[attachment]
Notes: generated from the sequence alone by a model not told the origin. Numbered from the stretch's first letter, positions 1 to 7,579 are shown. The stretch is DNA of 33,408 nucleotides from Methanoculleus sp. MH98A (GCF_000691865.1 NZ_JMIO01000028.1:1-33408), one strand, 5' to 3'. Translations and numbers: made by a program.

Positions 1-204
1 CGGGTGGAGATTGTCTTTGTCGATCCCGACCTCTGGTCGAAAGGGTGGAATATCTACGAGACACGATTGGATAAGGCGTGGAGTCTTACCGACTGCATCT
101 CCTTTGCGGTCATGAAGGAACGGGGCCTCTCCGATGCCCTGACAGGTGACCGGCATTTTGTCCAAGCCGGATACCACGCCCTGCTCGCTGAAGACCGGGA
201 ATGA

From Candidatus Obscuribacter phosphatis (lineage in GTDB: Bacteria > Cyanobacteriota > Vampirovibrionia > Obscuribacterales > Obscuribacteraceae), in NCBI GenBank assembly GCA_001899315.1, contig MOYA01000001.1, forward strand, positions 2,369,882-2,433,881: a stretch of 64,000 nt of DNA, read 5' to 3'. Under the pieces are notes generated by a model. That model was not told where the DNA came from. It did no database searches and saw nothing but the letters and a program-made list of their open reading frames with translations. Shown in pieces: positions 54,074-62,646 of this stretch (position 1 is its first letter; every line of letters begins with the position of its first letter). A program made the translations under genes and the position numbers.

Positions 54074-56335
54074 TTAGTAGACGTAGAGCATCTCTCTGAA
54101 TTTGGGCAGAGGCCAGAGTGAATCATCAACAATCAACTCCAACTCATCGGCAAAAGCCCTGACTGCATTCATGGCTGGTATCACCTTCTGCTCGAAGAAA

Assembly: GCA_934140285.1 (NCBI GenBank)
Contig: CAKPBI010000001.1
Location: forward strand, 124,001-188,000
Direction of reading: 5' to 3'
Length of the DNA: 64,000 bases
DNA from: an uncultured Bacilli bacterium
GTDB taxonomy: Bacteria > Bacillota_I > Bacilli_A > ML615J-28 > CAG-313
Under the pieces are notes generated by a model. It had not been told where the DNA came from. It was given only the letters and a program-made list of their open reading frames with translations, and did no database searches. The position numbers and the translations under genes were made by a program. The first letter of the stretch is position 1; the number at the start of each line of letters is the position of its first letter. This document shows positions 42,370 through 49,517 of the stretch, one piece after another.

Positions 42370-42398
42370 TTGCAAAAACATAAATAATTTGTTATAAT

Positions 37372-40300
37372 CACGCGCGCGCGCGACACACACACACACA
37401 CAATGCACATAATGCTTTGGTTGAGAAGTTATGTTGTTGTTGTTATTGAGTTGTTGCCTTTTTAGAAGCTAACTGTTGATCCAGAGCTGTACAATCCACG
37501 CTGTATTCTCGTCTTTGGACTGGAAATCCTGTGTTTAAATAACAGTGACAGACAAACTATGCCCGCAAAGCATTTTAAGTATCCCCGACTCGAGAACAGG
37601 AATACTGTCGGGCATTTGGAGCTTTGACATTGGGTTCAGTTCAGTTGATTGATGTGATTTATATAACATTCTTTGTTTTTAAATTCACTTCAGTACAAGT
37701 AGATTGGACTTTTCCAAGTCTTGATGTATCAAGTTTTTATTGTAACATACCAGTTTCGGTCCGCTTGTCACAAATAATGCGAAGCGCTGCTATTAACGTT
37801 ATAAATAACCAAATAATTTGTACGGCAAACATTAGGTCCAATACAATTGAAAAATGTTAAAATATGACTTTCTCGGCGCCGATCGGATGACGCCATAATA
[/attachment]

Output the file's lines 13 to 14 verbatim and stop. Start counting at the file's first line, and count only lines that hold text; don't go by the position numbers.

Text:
Direction of reading: 5' to 3'
Length of the DNA: 64,000 bases